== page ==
Sand Queen An African Affair
Helen Benedict Nina Darnton
Soho Press, 2011, $25 Viking, 2011, $25.95
The con job that keeps the vast majority of humans carrying on business as usual while accepting that war is somehow necessary has been exposed by sages, poets, and novelists for centuries. Some of these works of art have been direct hits: “Lysistrata,” Johnny Got His Gun. And now we have Sand Queen. In writing what might be the first major woman’s war story and alternating points of view between opposing sides, Columbia professor Helen Benedict has created something enormously fresh and immediate on this sadly ancient topic.
Benedict authored The Lonely Soldier, a nonfiction study on the experience of women in Iraq. The lonely soldier got such a grip on Benedict’s sensibilities that she created a work of fiction to tell the intertwined stories of Kate and Naema. Kate is US Army and Naema an Iraqi medical student, and both have fallen down the black hole of war. The darkness keeps getting darker, both women struggling for their lives and sanity in a welter of violence and doomed love.
The story, informed by such extensive research, teaches about gender in the military, conditions in Iraq, the nightmare seedlings that bloom into PTSD. The tenacity of the human spirit and the degradation to which it’s brought amid the wasteland of warfare are eloquently rendered, moment by breathless moment; Benedict’s work aims straight for center body mass and unerringly slams it home, capturing the evil miasma of utter futility that consumes intelligent soldiers.
The rape of Mother Africa, perpetuated by the same greed-ridden impulses that drive bad juju around the world, is a lesser-known head of the same hydra. Perhaps that’s because the masters are still succeeding in utilizing warring factions against one another so neatly that they scarcely need to show their faces.
Lindsay, the heroine of New Paltz resident Nina Darnton’s An African Affair, is an American journalist with a burning desire to catch a glimpse of those faces. Based in Lagos, Nigeria, during a time of upheaval, Lindsay scores an interview with the president, a nasty thug-puppet on his way out. Opposition figures still have very short life expectancies, and the political turmoil and dope money flying around make her intrepid efforts to suss out the real story extremely dangerous. An amoral mercenary group, Solutions, Inc., seems to be instrumental in much of the worst mischief; a blond CIA operative named Vickie may be the closest thing around to a good guy in this tangled web. Lindsay begins dating a handsome but elusive art dealer who adds his own complications.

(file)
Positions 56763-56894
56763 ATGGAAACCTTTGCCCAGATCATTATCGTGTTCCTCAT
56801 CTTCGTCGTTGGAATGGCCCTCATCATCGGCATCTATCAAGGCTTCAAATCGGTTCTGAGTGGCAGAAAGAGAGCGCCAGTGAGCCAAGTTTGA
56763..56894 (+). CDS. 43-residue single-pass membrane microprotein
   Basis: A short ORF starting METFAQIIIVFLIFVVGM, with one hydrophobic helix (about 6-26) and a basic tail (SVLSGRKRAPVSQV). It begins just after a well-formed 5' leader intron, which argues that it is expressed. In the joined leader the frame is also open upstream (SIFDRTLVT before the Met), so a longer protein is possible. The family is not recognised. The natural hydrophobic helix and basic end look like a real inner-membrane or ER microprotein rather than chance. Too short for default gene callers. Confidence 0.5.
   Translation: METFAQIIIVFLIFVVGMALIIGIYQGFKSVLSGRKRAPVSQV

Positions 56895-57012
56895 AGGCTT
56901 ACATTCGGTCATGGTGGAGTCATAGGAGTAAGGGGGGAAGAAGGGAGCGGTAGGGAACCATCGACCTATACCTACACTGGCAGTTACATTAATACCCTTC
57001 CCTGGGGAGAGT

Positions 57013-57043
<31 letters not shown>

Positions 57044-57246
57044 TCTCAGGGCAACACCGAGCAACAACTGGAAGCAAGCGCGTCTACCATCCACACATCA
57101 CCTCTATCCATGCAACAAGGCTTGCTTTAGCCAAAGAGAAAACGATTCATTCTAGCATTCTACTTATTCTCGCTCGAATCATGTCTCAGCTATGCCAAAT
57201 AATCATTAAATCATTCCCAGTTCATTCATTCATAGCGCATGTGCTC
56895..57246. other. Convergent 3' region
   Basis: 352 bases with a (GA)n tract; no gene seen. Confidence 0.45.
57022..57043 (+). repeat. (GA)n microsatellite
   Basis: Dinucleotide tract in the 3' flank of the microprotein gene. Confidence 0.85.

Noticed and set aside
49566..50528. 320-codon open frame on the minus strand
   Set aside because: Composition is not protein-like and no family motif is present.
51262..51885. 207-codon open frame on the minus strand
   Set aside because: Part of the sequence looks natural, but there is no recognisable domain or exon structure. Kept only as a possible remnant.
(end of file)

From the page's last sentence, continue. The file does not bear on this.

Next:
A journalist who lived in Africa for five years, Darnton conveys the overall sense of danger and futility well, but we never quite get why Lindsay’s obsessed with Mr. Art Dealer or how it really feels to be kidnapped. Darnton has an intelligent gaze, a great heart, and a story to tell here, but hasn’t quite found her natural voice as a novelist. One hopes she’ll keep trying. The stories of women on the front lines need so desperately to be told.
Helen Benedict will read 9/10 at 2pm at the Hudson Opera House with actor Nicole Quinn; also 10/6 at Golden Notebook, Woodstock, and 10/30 at Inquiring Minds, Saugerties.
Nina Darnton will read Sunday 8/7 at 3pm at the Kleniert/James Arts Center in Woodstock, sponsored by Golden Notebook (please note change of date).